Now, mildew is something that is not actually dangerous to a lot of people yet they are very life-threatening to high risk individuals. These people are those whose immune systems are severely weakened or compromised perhaps because of a severe infection, the result of chemotherapy or radiation therapy, or even have recently undergone medical procedures like bone marrow transplantation. In these cases, the human immune system is severely compromised that it cannot effectively wage a battle against the seemingly harmless mildew. This is the very same principle behind Acquired Immune Deficiency Syndrome or AIDS where the person actually dies because of complications and not because of the HIV.
Mildew, like mold and other species of fungi, release spores into the air that, when inhaled by a susceptible person, can elicit various allergic responses like sneezing, coughing, runny nose, clogged nose, watery and inflamed eyes and skin irritation and itching. In some instances, there are individuals who react violently to the entry of these mildew spores that they enter into a state of anaphylaxis. In this state, the body may be producing highly irrational responses to the entry of the mildew spores.
The person, in an attempt to get rid of the foreign body immediately, begins to choke because of uncontrolled spasms in the throat. If this continues, the airway passages to the person’s lung will be blocked and the person will have difficult time breathing on his own. Should this continue further, the person may stop breathing altogether and may eventually die because vital oxygen has not been delivered to critical organs like the brain and the heart.
Such is the danger of moisture trapped in the broken or improperly cleaned tiles and grout. It may be some work of fiction to some but the threats are very real, especially if a household has a member who is allergic to pollen.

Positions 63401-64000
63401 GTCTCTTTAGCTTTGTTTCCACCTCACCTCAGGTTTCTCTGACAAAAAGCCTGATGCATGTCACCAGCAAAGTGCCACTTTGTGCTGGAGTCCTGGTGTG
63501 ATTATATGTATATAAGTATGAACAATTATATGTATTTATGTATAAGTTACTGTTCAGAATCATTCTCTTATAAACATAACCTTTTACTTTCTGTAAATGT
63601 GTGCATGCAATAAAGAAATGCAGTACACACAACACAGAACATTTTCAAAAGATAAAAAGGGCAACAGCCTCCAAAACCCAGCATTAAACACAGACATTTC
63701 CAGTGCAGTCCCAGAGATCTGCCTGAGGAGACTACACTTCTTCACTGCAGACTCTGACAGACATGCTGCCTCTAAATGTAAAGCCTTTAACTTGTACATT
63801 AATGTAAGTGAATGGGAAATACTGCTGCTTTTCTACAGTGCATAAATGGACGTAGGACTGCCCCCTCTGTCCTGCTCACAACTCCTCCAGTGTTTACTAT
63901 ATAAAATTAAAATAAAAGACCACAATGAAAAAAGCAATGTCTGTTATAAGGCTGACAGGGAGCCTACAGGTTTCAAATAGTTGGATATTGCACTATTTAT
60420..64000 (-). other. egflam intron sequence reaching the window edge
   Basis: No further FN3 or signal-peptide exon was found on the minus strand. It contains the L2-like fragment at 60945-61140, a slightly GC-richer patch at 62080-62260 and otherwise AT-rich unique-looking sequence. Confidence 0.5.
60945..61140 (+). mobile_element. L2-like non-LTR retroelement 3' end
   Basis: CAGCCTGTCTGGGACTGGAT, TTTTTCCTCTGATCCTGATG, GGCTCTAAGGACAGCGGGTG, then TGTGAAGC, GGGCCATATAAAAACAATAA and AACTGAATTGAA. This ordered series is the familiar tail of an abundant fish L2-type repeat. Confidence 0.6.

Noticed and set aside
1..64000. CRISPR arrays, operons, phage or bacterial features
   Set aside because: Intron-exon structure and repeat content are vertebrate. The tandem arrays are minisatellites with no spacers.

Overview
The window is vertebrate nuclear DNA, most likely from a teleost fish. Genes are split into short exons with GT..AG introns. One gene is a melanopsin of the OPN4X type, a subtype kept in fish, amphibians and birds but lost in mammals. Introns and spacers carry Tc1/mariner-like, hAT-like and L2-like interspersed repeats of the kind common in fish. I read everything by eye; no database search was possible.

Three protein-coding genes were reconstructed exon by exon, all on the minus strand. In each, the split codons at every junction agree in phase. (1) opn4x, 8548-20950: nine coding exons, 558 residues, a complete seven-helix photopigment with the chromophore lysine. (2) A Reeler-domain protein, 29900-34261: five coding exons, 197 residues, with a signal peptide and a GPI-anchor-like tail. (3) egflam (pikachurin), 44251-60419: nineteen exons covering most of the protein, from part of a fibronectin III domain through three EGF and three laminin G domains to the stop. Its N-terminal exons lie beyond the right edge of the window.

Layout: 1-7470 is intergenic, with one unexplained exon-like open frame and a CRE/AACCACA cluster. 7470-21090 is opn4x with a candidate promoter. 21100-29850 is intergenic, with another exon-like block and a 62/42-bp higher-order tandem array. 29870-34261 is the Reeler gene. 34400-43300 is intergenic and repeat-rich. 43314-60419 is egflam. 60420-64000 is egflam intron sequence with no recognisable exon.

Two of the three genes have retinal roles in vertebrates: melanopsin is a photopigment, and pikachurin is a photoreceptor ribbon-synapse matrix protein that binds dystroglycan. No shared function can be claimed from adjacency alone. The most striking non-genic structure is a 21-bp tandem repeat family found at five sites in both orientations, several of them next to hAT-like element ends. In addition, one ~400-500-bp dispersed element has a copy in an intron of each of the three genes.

Cleaning the Tile and Grout
The impetus for thoroughly cleaning household tiles and grout is thus ingrained in the need to prevent moisture so that mildew growth will be precluded and its health effects avoided.
If the tile and grout were installed with a chemical additive that provided additional strength and waterproofing features, thorough buffing of the tile and grout is enough to get rid of surface stains. However, it is still a good idea to scrub the tile and grout surfaces with a mild cleaning solution so as not to disintegrate its thin film of protective coating. For best results, applying a fresh coat of surface protectants can greatly add to the tile and grout’s integrity and strength.
In cases where the tile and grout were installed without any additives, thorough cleaning is a must.
1. Before even applying a cleaning solution to the tile and grout surface, take note of any deformities or cracks in the surface. Try to mark these problem spots so that it will be a lot easier for you to go back to them once you’re done cleaning.